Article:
Many people prefer to have a view of the ocean when on a cruise. The next step up from an inside stateroom is an "outside" or "oceanview" stateroom. Even though a balcony/verandah stateroom is, by its nature "outside", the term "outside" or "oceanview" typically refers to a a stateroom with a window or porthole only.
Oceanview staterooms are generally considered preferable to inside staterooms and that is reflected in their price. On newer ships (built after 2000), there has been so much attention put on balcony staterooms that many ships only have oceanview staterooms on the lowest decks. Wonder why they don't put balconies on the lower decks? The reason is the ocean itself. Balconies that are too close to the water line will definitely get wet, especially if the ship encounters any swells or waves.
Oceanview staterooms have some advantages over their more expensive and sought-after balcony staterooms. Often times, an oceanview stateroom will be larger than a comparable balcony stateroom. In fact, to make the balcony, the cruise line has to get the real estate from somewhere, so they basically take an oceanview cabin and put a sliding glass door 6 or 8 feet from the side of the ship into the room! That's 5 to 8 fewer feet you have for a sofa or just to move around in. On newer ships, oceanview rooms are typically located on the lowest decks. What is a status faux pas for some can be a real boon to those who are sensitive to motion. Should the ship encounter any motion while at sea, the lower the deck, the less motion you will experience.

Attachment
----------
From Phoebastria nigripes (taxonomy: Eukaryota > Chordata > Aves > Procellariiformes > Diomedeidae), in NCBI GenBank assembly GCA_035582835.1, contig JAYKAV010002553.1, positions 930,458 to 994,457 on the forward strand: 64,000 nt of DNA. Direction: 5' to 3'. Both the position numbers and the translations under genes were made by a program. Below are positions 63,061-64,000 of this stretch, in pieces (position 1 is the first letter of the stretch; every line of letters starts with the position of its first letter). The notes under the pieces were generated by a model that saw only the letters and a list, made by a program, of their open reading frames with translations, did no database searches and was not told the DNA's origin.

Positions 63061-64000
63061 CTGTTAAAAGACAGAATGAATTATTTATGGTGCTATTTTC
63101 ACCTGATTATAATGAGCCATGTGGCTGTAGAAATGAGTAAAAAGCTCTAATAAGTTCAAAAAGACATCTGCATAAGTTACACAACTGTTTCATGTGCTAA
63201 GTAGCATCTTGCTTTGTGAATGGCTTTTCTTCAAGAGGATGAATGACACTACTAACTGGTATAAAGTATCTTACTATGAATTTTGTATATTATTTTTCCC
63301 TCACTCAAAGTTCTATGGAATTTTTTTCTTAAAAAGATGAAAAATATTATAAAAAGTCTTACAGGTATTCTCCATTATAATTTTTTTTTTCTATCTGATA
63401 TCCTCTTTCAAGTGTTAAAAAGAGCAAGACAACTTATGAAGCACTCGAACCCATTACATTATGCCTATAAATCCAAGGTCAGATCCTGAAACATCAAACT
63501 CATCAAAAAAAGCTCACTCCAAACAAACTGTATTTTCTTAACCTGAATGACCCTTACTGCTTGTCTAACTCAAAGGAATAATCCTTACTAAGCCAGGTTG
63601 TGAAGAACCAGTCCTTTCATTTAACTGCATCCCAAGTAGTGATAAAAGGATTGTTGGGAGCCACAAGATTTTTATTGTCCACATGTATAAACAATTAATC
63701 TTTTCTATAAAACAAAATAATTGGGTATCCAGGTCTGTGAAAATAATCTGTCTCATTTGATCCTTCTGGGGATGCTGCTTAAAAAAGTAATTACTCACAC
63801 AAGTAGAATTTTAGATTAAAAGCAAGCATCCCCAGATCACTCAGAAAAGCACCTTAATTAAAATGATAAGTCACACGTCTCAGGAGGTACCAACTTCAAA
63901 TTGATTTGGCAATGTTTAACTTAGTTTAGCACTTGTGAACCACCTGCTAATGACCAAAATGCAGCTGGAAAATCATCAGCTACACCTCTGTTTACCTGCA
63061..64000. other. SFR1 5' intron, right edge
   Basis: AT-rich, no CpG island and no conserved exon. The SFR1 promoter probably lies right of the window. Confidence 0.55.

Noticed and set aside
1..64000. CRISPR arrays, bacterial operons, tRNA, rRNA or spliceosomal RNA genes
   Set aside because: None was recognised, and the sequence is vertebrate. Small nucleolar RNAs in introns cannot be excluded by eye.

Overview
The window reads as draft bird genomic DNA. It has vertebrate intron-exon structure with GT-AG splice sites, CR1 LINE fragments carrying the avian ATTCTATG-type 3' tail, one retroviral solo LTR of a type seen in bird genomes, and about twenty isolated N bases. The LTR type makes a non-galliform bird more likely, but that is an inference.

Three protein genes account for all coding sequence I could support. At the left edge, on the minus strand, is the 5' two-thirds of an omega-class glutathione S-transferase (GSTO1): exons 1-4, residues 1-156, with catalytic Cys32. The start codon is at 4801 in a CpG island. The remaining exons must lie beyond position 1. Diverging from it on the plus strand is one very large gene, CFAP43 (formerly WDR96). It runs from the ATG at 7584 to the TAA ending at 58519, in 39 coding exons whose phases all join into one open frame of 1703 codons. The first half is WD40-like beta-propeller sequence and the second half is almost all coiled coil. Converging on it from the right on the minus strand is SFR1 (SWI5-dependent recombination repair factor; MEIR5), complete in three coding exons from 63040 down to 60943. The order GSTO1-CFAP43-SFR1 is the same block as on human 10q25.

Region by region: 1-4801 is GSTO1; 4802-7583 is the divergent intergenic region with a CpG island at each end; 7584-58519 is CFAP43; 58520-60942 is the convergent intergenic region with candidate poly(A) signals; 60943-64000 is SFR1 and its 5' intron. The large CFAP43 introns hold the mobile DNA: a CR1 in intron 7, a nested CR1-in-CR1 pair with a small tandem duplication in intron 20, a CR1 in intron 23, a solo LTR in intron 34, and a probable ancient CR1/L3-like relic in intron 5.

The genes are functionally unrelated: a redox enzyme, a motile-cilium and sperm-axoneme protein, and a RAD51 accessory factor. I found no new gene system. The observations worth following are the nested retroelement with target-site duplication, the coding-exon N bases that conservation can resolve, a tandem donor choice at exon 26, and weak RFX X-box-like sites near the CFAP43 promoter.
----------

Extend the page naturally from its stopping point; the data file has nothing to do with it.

Booking an oceanview stateroom should come with a few warnings, however. Some oceanview staterooms are "obstructed view" rooms. This means that there may be mechanical parts of the ship that interfere with the view of the ocean. In many cases, this might be a lifeboat hanging right outside your stateroom window. Most cruise lines will identify "obstructed view" rooms in their literature and some even offer discounts for rooms with obstructed views. I had an obstructed-view oceanview stateroom on Royal Caribbean's Majesty of the Seas years ago and the only obstruction was that it looked out over the top of a lifeboat. I could not see directly below my stateroom, but I had an excellent view of the ocean. This is where a good, experienced travel professional that really understands the ships can be a big help to you.